• “50 Mission Cap introduces a compelling new character — the young Scott MacGregor, a strong hockey player fighting to deal with family tragedy while playing well enough to get a scholarship for college and help his underdog team win the championship. Through MacGregor, 50 Mission Cap presents an impressively complex look at young athletes and the potentially disastrous effects of the pressure placed upon them. Never shying away from difficult issues, the novel deals with love, crime, molestation, illness and the intricate bonds between players and their coaches and parents. The novelʼs more periphery characters — from the cross-dressing arena owner to the colorful young men who make up the Kildare Kougars — are also impressive.” – Writerʼs Digest, 2002

• “Based on his experiences and observations while covering junior hockey, Brijbassi creates a compelling story that bridges the narrow gap between fiction and reality. His narrative brings into focus the pressure that is put on young athletes who are asked to carry the burden of the expectations of an entire community.” – Pembroke Observer, 2001


• “Newsday editor Adrian Brijbassi writes hilariously about the horrors of Led Zeppelinʼs ʻStairway to Heavenʼ at a high school dance, where the song veers distressingly from makeout-slow to headbanger-heavy.” – MSNBC, 2004

• “When Adrian Brijbassi takes you second by awkward second through an early adolescent love scene set to ʻStairway to Heavenʼ, you cannot help but smile. I felt like it was my life being played out.” -Rich Quinlan, Jersey Beat, 2004


• “BA receives her fair share of virgin travel writers who arrive, fall in love, and share their adventure with the readers back home in Shaker Heights or Des Moines. The same could be said of Adrian Brijbassi of the Toronto Star, but his Travel Ode to BA put this travel writer on a different plateau with a level of street cred rarely seen in first-time visitors.

First and foremost, he did not describe BA as the Paris of South America, the lamest of monikers that doesn’t do the city justice. Brijbassi to the rescue. He explains why BA is the Paris (wide boulevards and architecture), NYC (talented artists everywhere), Barcelona (epic nightlife) and Rome (The Teatro Colon) of Latin America.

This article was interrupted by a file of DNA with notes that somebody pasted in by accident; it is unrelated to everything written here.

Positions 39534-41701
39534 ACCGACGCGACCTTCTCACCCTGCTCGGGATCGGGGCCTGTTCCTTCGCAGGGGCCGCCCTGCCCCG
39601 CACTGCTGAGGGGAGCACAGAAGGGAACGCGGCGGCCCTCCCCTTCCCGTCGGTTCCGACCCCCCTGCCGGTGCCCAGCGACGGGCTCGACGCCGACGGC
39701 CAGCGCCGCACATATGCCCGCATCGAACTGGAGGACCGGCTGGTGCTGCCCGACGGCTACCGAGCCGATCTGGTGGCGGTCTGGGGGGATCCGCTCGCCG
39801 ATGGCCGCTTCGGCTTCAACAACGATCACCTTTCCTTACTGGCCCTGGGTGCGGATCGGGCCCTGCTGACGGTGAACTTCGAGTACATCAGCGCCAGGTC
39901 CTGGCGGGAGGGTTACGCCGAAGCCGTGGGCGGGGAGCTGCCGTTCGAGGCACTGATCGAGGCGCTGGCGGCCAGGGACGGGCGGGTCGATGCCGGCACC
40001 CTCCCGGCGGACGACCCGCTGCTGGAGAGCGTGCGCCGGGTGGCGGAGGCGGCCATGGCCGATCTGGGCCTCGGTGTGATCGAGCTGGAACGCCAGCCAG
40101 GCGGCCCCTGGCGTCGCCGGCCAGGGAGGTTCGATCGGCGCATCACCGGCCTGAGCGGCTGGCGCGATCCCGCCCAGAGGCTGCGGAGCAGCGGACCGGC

Dig a little deeper and you see why Brijbassi earns additional ‘buena imagen en la calle’: he and Star Travel Editor Jim Byers are circling the globe on The Grand Tour in search of ’10 of the world’s most outstanding destinations.’ Byers and Brijbassi chose Buenos Aires along with Rome, Tokyo, Cape Town, Dubai, St. Petersburg, Maui, Sydney and two more cities to be determined.

Brijbassi’s review runneth over with appreciation, passion and finally more BA street cred for his selections of Where to Stay (Alvear Palace), Where to Eat (El Mirasol), and Where to Dance (Asia de Cuba). And one final observation seals this BA travel review as one for the ages: ‘Even in Buenos Aires’ less vivacious neighbourhoods, you sense the confidence of a world-class city that knows it can survive any turmoil. You also feel people’s pride in living here.’ Amen. (The Grand Tour: Buenos Aires)” – Invest BA, Nov. 29, 2010


• “If you haven’t already read the article by Toronto-based travel writer Adrian Brijbassi that’s sweeping across Buffalonians’ Facebook pages and Twitter feeds, give it a glance.

Brijbassi doesn’t necessarily gush endlessly about Buffalo’s beauty and splendor, but he does do something that many other non-WNYers don’t do: he gives our city a chance, and he encourages others to do the same.